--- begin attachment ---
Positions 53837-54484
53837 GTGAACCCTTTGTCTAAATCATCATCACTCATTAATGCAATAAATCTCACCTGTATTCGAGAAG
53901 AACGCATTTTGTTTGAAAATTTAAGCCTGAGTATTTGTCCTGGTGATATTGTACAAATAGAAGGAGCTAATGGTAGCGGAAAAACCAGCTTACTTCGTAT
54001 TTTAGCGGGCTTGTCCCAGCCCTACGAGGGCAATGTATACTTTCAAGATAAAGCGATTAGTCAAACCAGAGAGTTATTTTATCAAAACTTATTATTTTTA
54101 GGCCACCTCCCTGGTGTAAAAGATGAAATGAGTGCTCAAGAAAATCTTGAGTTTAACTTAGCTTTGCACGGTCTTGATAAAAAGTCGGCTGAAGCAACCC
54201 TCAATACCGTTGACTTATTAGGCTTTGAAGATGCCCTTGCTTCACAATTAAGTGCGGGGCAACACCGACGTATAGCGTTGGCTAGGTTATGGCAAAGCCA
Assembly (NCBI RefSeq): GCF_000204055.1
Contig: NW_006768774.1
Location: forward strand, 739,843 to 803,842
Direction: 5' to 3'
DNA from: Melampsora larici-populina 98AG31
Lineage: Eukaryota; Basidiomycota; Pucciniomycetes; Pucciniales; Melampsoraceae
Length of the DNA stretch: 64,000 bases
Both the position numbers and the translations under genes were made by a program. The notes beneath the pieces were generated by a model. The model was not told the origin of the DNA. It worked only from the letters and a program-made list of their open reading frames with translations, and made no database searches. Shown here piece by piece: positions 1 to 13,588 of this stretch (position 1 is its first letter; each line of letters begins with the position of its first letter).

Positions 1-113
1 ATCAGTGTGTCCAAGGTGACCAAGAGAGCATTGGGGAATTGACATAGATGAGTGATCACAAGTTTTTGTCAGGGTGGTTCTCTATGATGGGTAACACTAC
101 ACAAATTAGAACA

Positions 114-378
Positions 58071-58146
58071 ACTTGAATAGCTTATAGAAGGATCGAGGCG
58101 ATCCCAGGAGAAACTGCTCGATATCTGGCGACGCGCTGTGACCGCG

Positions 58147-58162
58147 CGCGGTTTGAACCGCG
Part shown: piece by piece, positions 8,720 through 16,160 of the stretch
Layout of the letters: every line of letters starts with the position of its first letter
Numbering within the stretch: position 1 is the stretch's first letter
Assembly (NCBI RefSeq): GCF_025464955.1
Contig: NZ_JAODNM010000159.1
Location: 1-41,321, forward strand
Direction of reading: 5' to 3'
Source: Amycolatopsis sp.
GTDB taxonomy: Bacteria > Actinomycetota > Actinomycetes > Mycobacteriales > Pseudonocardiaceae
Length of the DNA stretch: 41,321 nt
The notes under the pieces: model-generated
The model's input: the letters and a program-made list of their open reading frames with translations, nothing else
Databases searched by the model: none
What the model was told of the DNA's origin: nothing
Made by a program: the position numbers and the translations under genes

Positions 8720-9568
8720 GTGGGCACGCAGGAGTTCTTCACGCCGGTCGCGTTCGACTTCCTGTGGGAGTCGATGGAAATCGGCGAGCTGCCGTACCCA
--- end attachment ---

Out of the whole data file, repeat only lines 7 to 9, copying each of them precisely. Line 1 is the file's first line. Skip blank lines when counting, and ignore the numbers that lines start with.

Assembly (NCBI RefSeq): GCF_000204055.1
Contig: NW_006768774.1
Location: forward strand, 739,843 to 803,842